The action was based upon the refusal of Blue Cross to pay for medical care that would be covered by Medicare Part B, the optional additional coverage available to persons 65 and older who are covered under Medicare Part A automatically by virtue of having made Social Security contributions. Part A basically applies to hospital costs. Part B helps with outpatient medical costs such as doctor visits. A retired person who wants Part B coverage must pay an extra premium for it every month after he qualifies.
Blue Cross had issued a booklet to every covered person under the VI government group health plan which stated that expenses actually paid by Medicare were excluded. The booklet did not state that expenses that would have been paid by Medicare if a person elected to take Part B were excluded, even if they were not actually paid by Medicare because the person did not have Part B coverage.
In the master contract between Blue Cross and the Government, there was language that would exclude coverage for amounts Medicare would have paid if an employee had Part B, even if the employee did not elect to take Part B and nothing was actually paid by Medicare. This provision is referred to in the industry as a "phantom carve out plan". However, that language was not in the booklets given to employees, and employees were not allowed to see the master contract. Even after demand for review of the complete contract, neither the government nor Blue Cross would permit plaintiffs to do so, until after the suit was filed and then only under a written confidentiality order. Before filing suit, plaintiffs had formally brought the claim of improper rejection of benefits to the attention of the carrier, but it had insisted that no payments were due to retired persons who did not take Part B coverage, despite the absence of such an exclusion in the booklet.
The suit included claims under the policy, bad faith claims, and additional requests for relief, including punitive damages. Plaintiffs contended that the booklet was a binding contract, or at least a part of the binding contract, and that any conflict between the terms of the booklet and those in the "master contract" must be resolved in favor of the insured and coverage, and against the insurer. They alleged that the insurer's actions over the years that the policy was in place constituted bad faith. The insurer claimed that the master contract was controlling.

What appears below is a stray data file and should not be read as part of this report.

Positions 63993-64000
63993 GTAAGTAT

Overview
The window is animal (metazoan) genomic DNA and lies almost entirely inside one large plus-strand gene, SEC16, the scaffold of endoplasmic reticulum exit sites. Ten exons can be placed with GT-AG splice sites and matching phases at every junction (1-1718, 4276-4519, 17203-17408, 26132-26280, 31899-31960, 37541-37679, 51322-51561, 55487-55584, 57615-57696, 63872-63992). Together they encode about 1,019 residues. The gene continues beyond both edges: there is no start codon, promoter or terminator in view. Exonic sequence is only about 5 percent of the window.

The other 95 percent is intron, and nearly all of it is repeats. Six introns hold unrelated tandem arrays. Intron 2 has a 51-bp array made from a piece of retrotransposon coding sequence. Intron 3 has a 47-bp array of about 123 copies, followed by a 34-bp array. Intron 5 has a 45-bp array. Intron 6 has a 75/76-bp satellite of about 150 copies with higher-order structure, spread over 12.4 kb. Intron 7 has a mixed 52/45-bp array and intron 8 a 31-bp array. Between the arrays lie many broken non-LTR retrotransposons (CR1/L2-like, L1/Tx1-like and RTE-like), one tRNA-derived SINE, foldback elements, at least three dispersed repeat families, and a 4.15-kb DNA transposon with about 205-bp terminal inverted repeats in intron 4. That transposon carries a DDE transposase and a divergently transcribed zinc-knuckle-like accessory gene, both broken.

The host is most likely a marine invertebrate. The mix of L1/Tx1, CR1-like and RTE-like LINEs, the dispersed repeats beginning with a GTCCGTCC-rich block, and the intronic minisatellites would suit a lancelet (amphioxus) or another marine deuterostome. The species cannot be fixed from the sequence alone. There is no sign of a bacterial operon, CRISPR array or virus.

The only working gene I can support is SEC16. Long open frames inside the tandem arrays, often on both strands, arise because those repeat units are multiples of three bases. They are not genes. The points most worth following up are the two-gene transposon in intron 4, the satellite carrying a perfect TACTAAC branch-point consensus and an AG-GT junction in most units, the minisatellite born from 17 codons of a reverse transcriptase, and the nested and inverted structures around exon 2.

An extensive summary of case law on this point at 63 A.L.R.5th 427 (1998), confirms that the "overwhelming majority of judicial opinion holds or recognizes that the insurer is, or may be under appropriate conditions, bound [by the content of promotional, illustrative, or explanatory materials from insurance companies]..." The only contrary cases noted in that collection involve materials which clearly state that they are not a part of the contract or state that in case of contradiction with the actual policy, the latter controls, a circumstance which does not apply here. There was no such reference in the Blue Cross booklet to a controlling "master contract".
Accordingly, plaintiffs argued that retired government employees could not have understood that a hidden and confidential agreement might supercede the terms of the plan which were provided to them in writing. Moreover, like most jurisdictions, the Virgin Islands follows the rule that ambiguities in an insurance contract are to be construed against the insurer.
The case involving a class of 3,491 persons was settled for $3.4 million, following voluntary mediation, before the motion to certify the class had been filed and before any formal discovery. Both class members with and without Part B coverage received settlement funds, varying from $715 to $1,800. The structure involved guaranteed payments to all class members, all of whom are elderly, without the need to submit documentation to prove actual medical expense during the policy period. In addition, the defendant agreed to pay plaintiffs' counsel fees so that the class was not required to contribute to costs or fees. The settlement was approved by the Territorial Court and settlement proceeds were distributed in December, 2003.